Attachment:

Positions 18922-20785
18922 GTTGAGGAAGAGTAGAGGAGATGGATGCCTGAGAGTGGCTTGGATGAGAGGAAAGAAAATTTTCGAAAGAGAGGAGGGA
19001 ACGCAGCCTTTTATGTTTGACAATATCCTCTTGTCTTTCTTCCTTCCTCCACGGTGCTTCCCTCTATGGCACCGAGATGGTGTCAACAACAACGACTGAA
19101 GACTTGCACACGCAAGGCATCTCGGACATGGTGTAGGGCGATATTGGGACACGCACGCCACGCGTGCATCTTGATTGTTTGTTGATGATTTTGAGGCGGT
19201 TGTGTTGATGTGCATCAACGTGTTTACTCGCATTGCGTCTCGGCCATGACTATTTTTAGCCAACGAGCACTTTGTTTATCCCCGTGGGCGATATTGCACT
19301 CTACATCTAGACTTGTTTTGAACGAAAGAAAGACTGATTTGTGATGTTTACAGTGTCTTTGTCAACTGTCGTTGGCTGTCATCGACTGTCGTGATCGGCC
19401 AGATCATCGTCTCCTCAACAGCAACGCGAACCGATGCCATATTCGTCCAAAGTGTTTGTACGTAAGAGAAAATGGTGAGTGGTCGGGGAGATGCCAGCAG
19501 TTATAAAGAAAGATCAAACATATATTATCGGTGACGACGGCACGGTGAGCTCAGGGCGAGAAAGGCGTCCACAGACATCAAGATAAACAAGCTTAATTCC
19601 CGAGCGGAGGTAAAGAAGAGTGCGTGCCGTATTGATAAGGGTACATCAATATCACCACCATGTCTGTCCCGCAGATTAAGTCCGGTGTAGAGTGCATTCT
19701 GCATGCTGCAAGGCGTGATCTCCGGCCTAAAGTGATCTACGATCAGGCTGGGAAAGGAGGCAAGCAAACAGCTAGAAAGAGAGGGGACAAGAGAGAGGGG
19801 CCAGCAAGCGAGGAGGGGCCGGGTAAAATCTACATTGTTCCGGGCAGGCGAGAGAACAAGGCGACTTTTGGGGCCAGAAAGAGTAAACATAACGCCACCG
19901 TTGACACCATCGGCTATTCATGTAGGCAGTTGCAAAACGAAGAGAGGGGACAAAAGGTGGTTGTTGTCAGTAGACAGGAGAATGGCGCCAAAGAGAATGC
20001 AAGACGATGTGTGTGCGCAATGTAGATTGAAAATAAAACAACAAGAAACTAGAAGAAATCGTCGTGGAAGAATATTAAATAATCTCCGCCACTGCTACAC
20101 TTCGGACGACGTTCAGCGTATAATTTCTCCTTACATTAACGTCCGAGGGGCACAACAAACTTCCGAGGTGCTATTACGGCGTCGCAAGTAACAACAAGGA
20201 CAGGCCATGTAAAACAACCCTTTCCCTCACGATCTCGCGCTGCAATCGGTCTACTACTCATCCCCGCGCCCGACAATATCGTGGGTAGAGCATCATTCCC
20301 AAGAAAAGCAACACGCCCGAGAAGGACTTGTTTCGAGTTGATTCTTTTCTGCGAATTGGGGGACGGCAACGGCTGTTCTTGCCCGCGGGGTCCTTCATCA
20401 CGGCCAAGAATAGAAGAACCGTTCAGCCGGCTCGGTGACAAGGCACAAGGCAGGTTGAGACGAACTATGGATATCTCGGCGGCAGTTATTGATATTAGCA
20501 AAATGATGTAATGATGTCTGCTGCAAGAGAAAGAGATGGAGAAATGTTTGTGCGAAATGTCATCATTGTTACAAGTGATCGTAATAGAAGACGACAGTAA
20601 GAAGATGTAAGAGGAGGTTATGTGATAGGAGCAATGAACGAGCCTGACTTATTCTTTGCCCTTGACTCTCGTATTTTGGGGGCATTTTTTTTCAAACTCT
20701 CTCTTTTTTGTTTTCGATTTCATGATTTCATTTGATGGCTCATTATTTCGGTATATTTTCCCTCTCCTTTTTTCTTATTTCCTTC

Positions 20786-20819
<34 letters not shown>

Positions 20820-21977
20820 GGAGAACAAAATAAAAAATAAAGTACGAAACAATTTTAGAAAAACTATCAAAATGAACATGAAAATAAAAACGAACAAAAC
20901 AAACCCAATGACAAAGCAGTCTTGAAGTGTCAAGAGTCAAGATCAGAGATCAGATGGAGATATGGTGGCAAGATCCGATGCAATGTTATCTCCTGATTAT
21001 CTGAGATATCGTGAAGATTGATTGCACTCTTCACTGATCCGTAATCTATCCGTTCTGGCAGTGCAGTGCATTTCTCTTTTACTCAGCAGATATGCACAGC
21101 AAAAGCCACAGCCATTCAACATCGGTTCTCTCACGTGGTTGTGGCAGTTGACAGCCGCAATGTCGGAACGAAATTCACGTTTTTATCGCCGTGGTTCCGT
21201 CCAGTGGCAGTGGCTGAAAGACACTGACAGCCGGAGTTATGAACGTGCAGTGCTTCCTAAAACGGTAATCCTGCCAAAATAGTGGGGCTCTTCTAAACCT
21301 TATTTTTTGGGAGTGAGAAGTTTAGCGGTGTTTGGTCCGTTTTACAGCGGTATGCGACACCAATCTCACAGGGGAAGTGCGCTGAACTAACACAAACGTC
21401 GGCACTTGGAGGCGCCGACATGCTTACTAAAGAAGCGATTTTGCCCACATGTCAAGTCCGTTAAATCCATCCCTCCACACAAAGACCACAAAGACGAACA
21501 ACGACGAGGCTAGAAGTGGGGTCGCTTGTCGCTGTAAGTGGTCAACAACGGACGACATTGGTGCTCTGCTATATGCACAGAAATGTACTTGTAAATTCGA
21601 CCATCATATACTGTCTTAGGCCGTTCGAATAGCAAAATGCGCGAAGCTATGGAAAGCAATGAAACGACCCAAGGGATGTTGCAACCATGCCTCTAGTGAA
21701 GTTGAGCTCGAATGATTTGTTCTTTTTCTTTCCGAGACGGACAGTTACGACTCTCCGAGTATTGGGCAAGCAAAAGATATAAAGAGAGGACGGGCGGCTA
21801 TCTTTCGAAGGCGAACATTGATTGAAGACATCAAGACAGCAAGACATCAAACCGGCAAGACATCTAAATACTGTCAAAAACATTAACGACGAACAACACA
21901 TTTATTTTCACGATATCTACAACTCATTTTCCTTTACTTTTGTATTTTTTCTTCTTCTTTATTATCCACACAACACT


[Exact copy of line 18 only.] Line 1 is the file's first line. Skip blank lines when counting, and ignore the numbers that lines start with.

20501 AAATGATGTAATGATGTCTGCTGCAAGAGAAAGAGATGGAGAAATGTTTGTGCGAAATGTCATCATTGTTACAAGTGATCGTAATAGAAGACGACAGTAA